Make Your Editor Cry: Is OK okay?
The Associated Press insists on the two-letter spelling. The Chicago Manual of Style says either spelling is okay, but that the “okay” spelling looks more like a word than “OK.”
Personally? I think “OK” looks too much like the abbreviation for Oklahoma and “okay” looks more like a real word.
But why the debate? What does okay really mean? Where did it come from? The expression is a very recent edition to the English language, actually.
Daniel Webster first published his Compendious Dictionary of the English Language in 1806 but people really didn’t care about proper spelling for many decades to come. It’s hard for us to imagine in the days of automated spell checking and autocorrect, but in the days of the telegraph when it sounded like an S it was always an S (three short dots) and when it sounded like a K then it was always a K (dash dot dash). Back then, they hardly ever bothered with a fickle letter like C (dash dot dash dot). The S and the K were shorter by one stroke and made definite consonant sounds when translated. Likewise, if there was a schwa sound vowel–like the A in all, the O in dog, the second E in celebrate, the I in president, or the U in campus– it was always an O (dash dash dash). Superfluous letters were likewise dropped from words. Why “care” when you can “kar” instead and get the message out faster?
I explained all that to explain this. The abbreviation “OK” (dash dash dash [pause] dash dot dash) was born in America in the 1830s as an abbreviation for a telgraphic misspelling of “all correct” spelled “ol korekt.” (As a sidebar, you wouldn’t want to use “OK” in a fiction novel set before the 1830s in the US. The expression didn’t exist as part of the language before then.) OK was an acknowledgment that the entire reassembled previous transmssion was good to go. Boston journalists are credited with “OK” along with many other oddities. For example, once upon a time when a news article was complete journalists used to end it with the notation “-30-” every single time because the article would likely have to be transmitted in parts over the wire.
According to the Oxford English Dictionary, the “okay” spelling first appeared in 1895 in an Australian publication. So again, if you are writing a novel, you probably shouldn’t use the “okay” spelling before at least 1895 at a minimum.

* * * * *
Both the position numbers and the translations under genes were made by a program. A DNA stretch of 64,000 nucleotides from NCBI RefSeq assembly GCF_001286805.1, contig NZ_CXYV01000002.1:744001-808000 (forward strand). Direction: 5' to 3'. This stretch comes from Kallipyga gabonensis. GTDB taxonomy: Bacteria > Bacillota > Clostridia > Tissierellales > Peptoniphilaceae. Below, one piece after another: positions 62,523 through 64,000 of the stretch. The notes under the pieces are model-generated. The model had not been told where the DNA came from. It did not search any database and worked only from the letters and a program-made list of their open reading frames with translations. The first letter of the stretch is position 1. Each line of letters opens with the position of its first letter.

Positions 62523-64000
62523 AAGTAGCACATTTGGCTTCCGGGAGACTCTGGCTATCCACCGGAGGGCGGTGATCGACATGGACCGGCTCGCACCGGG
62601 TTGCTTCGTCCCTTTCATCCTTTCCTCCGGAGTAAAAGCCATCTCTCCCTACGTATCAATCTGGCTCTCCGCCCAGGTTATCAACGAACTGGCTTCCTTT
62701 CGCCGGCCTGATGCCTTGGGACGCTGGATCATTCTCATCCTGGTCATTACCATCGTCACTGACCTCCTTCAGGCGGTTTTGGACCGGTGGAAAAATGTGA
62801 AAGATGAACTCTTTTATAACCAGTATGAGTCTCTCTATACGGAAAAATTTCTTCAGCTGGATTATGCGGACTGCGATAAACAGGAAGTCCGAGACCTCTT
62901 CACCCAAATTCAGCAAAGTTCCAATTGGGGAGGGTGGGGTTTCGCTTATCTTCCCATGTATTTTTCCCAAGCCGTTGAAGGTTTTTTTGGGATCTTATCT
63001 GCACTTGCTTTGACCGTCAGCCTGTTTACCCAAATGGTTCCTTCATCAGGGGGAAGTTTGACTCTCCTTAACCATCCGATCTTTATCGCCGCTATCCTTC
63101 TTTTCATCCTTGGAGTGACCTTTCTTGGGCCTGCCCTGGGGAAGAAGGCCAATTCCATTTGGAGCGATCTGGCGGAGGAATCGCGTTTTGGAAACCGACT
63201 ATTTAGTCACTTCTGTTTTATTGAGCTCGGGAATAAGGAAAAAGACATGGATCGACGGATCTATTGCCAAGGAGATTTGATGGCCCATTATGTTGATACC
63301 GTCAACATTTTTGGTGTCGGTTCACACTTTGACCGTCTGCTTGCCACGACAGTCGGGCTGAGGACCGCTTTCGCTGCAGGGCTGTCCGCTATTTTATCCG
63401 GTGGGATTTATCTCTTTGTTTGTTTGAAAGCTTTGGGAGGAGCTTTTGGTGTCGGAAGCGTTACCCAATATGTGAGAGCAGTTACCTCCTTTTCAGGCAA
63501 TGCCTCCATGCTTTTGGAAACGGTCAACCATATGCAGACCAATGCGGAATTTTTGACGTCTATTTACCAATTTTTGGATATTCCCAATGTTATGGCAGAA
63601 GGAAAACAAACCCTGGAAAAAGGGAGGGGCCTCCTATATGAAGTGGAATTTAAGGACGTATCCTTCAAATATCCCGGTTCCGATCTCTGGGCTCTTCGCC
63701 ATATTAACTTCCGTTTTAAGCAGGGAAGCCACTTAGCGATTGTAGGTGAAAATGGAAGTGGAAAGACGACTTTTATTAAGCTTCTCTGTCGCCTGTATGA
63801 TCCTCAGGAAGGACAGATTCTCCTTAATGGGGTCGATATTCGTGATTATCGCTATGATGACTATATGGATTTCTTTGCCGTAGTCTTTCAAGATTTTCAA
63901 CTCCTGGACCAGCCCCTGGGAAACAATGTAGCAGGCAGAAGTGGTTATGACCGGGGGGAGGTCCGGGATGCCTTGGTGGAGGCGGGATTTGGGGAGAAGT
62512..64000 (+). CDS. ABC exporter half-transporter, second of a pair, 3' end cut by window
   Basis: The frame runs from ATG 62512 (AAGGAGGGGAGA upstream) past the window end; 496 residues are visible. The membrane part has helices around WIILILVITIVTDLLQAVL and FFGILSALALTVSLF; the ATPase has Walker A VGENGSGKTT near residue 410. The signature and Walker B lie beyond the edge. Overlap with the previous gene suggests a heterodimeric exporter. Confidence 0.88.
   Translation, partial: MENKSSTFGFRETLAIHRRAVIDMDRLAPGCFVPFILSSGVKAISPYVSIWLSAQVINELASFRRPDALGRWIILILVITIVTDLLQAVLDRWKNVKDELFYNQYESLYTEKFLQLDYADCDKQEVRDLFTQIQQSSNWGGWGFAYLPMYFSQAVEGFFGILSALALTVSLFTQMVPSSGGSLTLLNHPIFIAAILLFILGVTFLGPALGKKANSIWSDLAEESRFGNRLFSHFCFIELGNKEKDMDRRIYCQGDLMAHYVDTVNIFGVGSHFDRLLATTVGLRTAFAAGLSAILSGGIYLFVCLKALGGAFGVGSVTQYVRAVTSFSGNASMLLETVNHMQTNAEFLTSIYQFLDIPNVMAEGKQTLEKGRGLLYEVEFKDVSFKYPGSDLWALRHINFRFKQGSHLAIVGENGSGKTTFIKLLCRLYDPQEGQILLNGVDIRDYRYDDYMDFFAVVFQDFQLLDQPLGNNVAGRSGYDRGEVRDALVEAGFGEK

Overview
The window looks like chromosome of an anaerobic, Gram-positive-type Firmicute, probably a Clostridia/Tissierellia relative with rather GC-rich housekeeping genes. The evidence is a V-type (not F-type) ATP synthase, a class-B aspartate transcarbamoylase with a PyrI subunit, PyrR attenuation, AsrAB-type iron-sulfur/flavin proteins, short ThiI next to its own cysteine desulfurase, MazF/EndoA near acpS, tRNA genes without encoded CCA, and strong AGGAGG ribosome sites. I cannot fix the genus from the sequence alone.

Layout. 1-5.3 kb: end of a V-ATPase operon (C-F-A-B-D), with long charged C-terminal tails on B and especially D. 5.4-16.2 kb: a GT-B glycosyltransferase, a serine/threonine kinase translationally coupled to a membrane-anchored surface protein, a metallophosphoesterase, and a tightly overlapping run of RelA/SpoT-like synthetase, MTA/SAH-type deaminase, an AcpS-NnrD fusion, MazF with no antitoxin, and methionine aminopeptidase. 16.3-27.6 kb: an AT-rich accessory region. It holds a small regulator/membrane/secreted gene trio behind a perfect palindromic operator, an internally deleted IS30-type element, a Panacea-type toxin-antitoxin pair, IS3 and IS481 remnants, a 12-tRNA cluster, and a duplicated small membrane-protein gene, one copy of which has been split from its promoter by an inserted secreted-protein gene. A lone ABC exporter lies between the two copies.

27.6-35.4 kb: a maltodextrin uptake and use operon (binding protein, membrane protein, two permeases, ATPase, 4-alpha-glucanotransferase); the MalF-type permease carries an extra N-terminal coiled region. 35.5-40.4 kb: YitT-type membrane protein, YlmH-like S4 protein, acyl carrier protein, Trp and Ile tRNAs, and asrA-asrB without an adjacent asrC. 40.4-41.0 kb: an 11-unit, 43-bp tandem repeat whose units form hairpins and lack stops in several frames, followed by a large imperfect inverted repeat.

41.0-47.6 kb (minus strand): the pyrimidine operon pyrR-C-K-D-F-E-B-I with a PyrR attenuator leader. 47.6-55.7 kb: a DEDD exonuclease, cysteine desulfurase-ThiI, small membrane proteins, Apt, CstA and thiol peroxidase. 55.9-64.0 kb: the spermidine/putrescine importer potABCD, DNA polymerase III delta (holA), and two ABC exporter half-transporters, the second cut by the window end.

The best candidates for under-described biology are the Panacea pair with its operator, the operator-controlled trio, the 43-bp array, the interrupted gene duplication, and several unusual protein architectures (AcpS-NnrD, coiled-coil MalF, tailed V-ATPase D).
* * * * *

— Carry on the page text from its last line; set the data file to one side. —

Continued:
After the turn of the century in 1919, H.L. Mencken wrote about Woodrow Wilson using the spelling “okeh,” but thankfully that one didn’t catch on. In 1936, Martin Van Buren–who was born in Kinderhook, NY and thus had the nickname “Old Kinderhook”–ran for president using the campaign slogan “Vote for OK.” He called his campaign supporters the “OK Club.” He was president from March 4, 1837 to March 4, 1841 and the rest of the story is that all that political activity firmly established “OK” in the American English lexicon.
But how to spell it properly?
Both spellings peacefully coexist today. Use whichever you like as long as you avoid anachronism. Or defer to your editor’s preferred style or publisher’s preference. I’m not sure it’s worth going to the mattresses one way or the other.
Gregg Bridgeman is the Editor-in-Chief at Olivia Kimbrell Press. He is husband to best-selling Christian author Hallee Bridgeman and parent to three. He continues to proudly serve in the US Armed Forces and has done so in either an active or reserve capacity for more than twenty years as an airborne and air assault qualified paratrooper, earning a Bronze Star for his service. Most importantly, he was ordained in October of 2001 after surrendering his life to Christ decades earlier.